BROTHER in Classic Quotes

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Quotes from A Tale of Two Cities by Charles Dickens
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 Current Search - brother in A Tale of Two Cities
1  "Miss Pross's brother, sir," said Sydney.
A Tale of Two Cities By Charles Dickens
Get Context   In BOOK 3: CHAPTER VIII. A Hand at Cards
2  I wish you had a better employed brother than Mr. Barsad.
A Tale of Two Cities By Charles Dickens
Get Context   In BOOK 3: CHAPTER VIII. A Hand at Cards
3  We must hold up our heads and fight low, as my brother Solomon used to say.
A Tale of Two Cities By Charles Dickens
Get Context   In BOOK 3: CHAPTER VII. A Knock at the Door
4  Then, I tracked the brother here, and last night climbed in--a common dog, but sword in hand.
A Tale of Two Cities By Charles Dickens
Get Context   In BOOK 3: CHAPTER X. The Substance of the Shadow
5  "I could not better testify my respect for your sister than by finally relieving her of her brother," said Sydney Carton.
A Tale of Two Cities By Charles Dickens
Get Context   In BOOK 3: CHAPTER VIII. A Hand at Cards
6  In the days when all these things are to be answered for, I summon your brother, the worst of the bad race, to answer for them separately.
A Tale of Two Cities By Charles Dickens
Get Context   In BOOK 3: CHAPTER X. The Substance of the Shadow
7  If you expect me to be surprised," said her brother Solomon, "I am not surprised; I knew you were here; I know of most people who are here.
A Tale of Two Cities By Charles Dickens
Get Context   In BOOK 3: CHAPTER VIII. A Hand at Cards
8  As often as I caught the younger brother's eyes, their expression reminded me that he disliked me deeply, for knowing what I knew from the boy.
A Tale of Two Cities By Charles Dickens
Get Context   In BOOK 3: CHAPTER X. The Substance of the Shadow
9  Mr. Barsad has been recognised by Miss Pross as the affectionate brother you have heard of," said Sydney, "and has acknowledged the relationship.
A Tale of Two Cities By Charles Dickens
Get Context   In BOOK 3: CHAPTER VIII. A Hand at Cards
10  She was too much occupied then with fears for the brother who so little deserved her affection, and with Sydney's friendly reassurances, adequately to heed what she observed.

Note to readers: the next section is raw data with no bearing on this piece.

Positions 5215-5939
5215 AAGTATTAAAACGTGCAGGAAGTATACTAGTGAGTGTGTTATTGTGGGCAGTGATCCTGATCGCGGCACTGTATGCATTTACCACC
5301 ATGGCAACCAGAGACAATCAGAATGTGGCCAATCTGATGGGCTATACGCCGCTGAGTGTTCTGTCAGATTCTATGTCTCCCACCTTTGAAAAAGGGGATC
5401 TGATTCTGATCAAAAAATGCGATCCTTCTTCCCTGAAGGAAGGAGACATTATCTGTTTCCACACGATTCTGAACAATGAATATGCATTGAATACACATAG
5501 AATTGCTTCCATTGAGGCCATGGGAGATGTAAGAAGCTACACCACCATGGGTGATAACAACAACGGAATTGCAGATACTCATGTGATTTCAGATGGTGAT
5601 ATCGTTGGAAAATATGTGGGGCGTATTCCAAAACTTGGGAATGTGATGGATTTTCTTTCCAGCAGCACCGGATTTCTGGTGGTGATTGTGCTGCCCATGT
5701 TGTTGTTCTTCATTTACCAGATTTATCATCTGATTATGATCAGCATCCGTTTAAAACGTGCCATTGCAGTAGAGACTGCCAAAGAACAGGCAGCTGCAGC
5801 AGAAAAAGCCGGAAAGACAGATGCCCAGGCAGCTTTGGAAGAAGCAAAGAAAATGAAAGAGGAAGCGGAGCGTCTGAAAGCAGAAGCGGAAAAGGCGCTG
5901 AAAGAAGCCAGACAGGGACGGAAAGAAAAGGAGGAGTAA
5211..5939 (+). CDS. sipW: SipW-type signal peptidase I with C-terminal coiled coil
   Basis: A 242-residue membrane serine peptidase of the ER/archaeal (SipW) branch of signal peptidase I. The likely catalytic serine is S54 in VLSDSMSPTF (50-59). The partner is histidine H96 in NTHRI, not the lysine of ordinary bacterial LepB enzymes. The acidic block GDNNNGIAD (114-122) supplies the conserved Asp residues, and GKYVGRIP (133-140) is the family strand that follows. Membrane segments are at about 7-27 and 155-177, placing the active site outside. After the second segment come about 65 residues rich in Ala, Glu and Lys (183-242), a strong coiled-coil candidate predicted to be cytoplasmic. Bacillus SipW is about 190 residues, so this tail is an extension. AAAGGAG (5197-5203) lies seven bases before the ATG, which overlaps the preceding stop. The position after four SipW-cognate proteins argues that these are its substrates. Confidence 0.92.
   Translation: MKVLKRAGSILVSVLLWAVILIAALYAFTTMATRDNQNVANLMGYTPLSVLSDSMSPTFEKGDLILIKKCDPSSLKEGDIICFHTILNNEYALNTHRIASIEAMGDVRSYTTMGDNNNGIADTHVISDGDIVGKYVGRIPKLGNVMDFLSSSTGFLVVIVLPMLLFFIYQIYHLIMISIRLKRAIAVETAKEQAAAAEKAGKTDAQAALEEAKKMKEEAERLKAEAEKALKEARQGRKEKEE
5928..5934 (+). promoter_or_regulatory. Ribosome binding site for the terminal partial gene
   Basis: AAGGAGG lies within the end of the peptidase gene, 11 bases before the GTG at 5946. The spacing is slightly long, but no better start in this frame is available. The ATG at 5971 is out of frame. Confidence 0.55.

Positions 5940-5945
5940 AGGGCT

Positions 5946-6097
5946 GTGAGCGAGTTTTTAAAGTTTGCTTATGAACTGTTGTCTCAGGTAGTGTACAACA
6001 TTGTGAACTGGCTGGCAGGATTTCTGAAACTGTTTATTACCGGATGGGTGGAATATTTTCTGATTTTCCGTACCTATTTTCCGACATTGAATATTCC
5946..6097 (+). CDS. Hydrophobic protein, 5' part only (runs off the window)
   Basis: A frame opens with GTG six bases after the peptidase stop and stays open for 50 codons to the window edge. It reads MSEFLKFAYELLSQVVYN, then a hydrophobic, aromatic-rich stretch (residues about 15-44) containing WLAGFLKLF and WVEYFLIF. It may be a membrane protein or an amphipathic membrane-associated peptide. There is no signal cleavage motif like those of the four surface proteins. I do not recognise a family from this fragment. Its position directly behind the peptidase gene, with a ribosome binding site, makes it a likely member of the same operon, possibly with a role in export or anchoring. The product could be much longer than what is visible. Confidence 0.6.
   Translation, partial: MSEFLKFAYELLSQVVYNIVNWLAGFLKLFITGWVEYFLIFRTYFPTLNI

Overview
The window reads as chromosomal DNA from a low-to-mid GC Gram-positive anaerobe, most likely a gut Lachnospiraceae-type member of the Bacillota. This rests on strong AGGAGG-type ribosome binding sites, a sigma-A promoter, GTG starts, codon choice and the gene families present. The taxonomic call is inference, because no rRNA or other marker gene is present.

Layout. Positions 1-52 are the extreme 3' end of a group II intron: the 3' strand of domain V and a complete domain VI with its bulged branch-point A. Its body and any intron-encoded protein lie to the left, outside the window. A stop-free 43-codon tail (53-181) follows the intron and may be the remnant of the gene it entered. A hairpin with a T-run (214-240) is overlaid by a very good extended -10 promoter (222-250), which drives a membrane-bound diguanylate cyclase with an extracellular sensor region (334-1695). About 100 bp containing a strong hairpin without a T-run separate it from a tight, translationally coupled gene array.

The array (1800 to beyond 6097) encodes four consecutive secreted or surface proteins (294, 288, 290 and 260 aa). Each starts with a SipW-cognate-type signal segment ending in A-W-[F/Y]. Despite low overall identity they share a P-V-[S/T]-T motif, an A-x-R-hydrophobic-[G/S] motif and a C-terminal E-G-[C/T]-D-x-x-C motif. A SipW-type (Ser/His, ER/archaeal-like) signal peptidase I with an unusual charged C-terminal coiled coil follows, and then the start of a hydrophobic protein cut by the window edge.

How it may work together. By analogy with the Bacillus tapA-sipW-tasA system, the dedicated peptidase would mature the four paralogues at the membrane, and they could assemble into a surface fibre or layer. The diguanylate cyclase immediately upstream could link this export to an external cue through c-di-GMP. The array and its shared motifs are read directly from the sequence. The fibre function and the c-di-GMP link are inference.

A Tale of Two Cities By Charles Dickens
Get Context   In BOOK 3: CHAPTER VIII. A Hand at Cards
11  Mr. Barsad is the best authority possible, sir," said Sydney, "and I have it from Mr. Barsad's communication to a friend and brother Sheep over a bottle of wine, that the arrest has taken place.
A Tale of Two Cities By Charles Dickens
Get Context   In BOOK 3: CHAPTER VIII. A Hand at Cards
12  As I turned my eyes to the elder brother, I saw him looking down at this handsome boy whose life was ebbing out, as if he were a wounded bird, or hare, or rabbit; not at all as if he were a fellow-creature.
A Tale of Two Cities By Charles Dickens
Get Context   In BOOK 3: CHAPTER X. The Substance of the Shadow
13  I connected the title by which the boy had addressed the elder brother, with the initial letter embroidered on the scarf, and had no difficulty in arriving at the conclusion that I had seen that nobleman very lately.
A Tale of Two Cities By Charles Dickens
Get Context   In BOOK 3: CHAPTER X. The Substance of the Shadow
14  At the gallows and the wheel--the axe was a rarity--Monsieur Paris, as it was the episcopal mode among his brother Professors of the provinces, Monsieur Orleans, and the rest, to call him, presided in this dainty dress.
A Tale of Two Cities By Charles Dickens
Get Context   In BOOK 2: CHAPTER VII. Monseigneur in Town
15  I arrived at Mr. Lorry's, to his surprise, yesterday evening; we agreed that I would not present myself elsewhere until all was well, or unless I could be useful; I present myself here, to beg a little talk with your brother.
A Tale of Two Cities By Charles Dickens
Get Context   In BOOK 3: CHAPTER VIII. A Hand at Cards
16  They were ready to go to church; the beautiful bride, Mr. Lorry, and Miss Pross--to whom the event, through a gradual process of reconcilement to the inevitable, would have been one of absolute bliss, but for the yet lingering consideration that her brother Solomon should have been the bridegroom.
A Tale of Two Cities By Charles Dickens
Get Context   In BOOK 2: CHAPTER XVIII. Nine Days
17  Here again: Mr. Lorry's inquiries into Miss Pross's personal history had established the fact that her brother Solomon was a heartless scoundrel who had stripped her of everything she possessed, as a stake to speculate with, and had abandoned her in her poverty for evermore, with no touch of compunction.
A Tale of Two Cities By Charles Dickens
Get Context   In BOOK 2: CHAPTER VI. Hundreds of People
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